2. the belief sustainable margins could be reached with enough volume.

Even if stores aren’t sharing inventory, they’re striving for blandness by stocking the few items that move at competitors and dumping the unique items – the ones that don’t sell. Leaving me, and I suspect, you, with a strong sense of blah.

As we walked through Marshall Fields (or was it Herbergers or was it J.C. Pennys?) the majority of the customer activity was in the inter-aisle sale racks. 50% off jewelry, 60% off menswear, racks and racks of stale inventory clogging up the aisles. That’s where the customers were. The full-price stuff getting no attention. The scene reminded me of my mom – doing the bulk of her furniture shopping at Going Out of Business sales.

Retail stores traditionally mark up their products 100%. That covers things like: the staff, the building, and the products that aren’t selling. Things that keep the business running, that keep the jobs in your neighborhood. If stores get the bulk of their business when they run sales (going out of business or otherwise),

    what incentive to the have to:

  • stock things worth buying not on sale?
  • differentiate themselves from their competitors?
  • stay in business?

This relationship is like that mean, yet popular high school girl telling the infatuated A/V club president, “We can be best friends as long as we never see each other.” Yes, we’re the popular high school girl and the stores are the geeky boys.

A handful of questions come to mind:

  • Is this Wal-Mart’s fault for teaching us that stores should strive to squeeze the livable-wages out of margins?
  • Is this the fault of stores like TJ Maxx where the department store’s unsold inventory lands a season later? Thereby reinforcing the ‘if you wait, the price will be lower’ lesson taught to us by the frequent sales.
  • Is this the result of a society so plush with potential options we need the threat of something being gone tomorrow to make a purchase decision?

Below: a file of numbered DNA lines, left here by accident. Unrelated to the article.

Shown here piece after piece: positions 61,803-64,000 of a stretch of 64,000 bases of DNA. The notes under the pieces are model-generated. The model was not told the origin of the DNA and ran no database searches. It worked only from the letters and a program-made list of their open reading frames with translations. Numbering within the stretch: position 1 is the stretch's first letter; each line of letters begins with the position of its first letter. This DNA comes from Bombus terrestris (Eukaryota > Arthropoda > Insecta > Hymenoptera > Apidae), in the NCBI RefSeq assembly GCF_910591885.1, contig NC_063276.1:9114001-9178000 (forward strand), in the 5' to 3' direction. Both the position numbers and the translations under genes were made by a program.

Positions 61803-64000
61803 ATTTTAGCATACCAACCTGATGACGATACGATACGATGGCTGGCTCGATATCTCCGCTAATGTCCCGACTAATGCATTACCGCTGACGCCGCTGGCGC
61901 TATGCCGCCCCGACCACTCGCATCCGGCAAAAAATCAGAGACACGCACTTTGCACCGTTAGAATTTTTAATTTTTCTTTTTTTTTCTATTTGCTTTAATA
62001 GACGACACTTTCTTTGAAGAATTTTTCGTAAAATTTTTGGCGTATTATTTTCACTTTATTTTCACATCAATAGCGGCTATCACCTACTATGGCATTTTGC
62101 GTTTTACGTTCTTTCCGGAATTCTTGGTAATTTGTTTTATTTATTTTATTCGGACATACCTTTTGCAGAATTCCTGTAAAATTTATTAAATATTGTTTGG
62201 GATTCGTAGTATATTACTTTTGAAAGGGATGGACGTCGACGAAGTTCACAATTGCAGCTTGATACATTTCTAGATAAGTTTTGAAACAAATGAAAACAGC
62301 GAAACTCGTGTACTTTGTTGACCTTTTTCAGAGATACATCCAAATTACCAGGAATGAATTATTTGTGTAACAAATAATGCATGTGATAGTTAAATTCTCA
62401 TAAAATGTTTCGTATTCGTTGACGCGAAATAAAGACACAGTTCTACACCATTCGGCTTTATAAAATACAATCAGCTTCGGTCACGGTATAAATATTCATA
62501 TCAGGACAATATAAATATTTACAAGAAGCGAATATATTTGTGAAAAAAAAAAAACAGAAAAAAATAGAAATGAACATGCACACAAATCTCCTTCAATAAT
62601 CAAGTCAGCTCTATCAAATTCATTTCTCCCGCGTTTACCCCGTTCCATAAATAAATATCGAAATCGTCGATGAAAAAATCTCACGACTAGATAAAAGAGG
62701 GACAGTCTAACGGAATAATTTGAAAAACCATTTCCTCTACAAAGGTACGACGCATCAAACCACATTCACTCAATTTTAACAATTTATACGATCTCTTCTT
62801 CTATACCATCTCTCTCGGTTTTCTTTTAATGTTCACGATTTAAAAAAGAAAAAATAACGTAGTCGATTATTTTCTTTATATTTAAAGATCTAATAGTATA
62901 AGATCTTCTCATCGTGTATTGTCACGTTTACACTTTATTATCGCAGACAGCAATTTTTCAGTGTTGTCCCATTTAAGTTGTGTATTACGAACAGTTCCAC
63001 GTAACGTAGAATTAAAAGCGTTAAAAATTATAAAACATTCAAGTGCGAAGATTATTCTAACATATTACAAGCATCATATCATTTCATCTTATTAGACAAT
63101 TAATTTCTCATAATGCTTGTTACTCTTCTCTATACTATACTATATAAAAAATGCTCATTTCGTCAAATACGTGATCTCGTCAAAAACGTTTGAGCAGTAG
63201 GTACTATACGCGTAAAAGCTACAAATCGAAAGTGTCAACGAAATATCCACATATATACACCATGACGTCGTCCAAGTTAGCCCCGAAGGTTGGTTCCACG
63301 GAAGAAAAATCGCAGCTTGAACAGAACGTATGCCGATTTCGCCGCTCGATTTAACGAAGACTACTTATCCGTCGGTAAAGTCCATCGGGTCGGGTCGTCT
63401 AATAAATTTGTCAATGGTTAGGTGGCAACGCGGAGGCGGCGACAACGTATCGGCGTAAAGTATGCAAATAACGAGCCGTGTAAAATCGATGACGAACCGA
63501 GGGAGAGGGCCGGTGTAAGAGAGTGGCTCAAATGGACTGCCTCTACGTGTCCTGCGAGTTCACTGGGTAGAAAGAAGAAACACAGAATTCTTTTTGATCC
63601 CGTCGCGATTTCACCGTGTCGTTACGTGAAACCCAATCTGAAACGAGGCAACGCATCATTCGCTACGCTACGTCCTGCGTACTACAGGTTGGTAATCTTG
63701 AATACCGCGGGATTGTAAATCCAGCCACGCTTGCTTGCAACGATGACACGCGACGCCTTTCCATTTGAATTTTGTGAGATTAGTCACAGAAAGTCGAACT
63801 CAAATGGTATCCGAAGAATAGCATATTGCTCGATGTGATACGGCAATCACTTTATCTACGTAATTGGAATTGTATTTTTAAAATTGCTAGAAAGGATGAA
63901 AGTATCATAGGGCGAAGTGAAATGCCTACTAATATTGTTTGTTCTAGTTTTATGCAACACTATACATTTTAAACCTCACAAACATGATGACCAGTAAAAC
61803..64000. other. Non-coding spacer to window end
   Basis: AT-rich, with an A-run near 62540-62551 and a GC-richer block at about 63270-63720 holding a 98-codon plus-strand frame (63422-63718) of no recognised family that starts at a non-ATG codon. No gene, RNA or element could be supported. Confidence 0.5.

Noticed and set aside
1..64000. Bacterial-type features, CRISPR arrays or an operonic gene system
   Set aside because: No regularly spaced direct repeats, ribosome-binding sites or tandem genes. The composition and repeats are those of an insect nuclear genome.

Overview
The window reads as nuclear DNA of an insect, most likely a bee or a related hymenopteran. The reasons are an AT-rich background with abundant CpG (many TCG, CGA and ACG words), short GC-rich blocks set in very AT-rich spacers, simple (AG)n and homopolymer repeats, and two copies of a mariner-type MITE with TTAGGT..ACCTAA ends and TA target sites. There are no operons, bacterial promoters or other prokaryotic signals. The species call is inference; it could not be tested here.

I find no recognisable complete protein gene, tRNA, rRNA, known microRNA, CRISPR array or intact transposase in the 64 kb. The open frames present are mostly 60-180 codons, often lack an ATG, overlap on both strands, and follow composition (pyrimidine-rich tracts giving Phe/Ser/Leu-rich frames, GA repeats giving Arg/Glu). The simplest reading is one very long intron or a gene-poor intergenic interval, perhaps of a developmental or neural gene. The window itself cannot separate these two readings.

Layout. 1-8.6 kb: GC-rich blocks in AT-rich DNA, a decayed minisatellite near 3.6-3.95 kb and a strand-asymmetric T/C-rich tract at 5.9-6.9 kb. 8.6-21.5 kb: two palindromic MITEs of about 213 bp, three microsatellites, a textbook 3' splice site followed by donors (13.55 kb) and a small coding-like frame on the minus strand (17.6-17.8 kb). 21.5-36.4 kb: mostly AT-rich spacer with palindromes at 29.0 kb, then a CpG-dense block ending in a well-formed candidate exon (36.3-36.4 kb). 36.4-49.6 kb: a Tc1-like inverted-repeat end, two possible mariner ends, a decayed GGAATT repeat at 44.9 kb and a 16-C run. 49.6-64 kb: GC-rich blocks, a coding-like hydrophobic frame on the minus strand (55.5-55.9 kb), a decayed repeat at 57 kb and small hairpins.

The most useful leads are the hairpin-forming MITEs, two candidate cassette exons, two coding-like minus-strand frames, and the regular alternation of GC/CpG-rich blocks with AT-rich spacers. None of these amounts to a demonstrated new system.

• One last question: If turning customers into circling vultures is the only way to make them buy, are the products worth selling?

Best Buy Focuses on Personas

Best Buy has taken the first step in their persona-centric model. According to the Wall Stree Journal’s Analyzing Customers, Best Buy Decides Not All Are Welcome, the sales associates have received training to briefly interview customers to determine if they are a Barry, Jill, or Ray Buzz.

In an effort to keep their store relevant in an increasingly e-commerce industry, Best Buy is also reducing rebates, promotions, and sales. Others may disagree, though I commend them in that decision.

This was also picked up by iaslash.

Wal-Mart.com Tests Ship-To-Store

Big box retailers are continuing their search for the Holy Grail of Retail – increasing merchandise selection without increasing real estate costs.

For years, Click’n’Pull for years. Unlike Click’n’Pull which is only available for in-store items, “Ship to Store” is only available for Wal-Mart’s web exclusive items.

This development is interesting in 3 major ways:

  1. It recalls the heyday of Sears & JCPenney catalogs, where orders could be placed and picked-up in-store.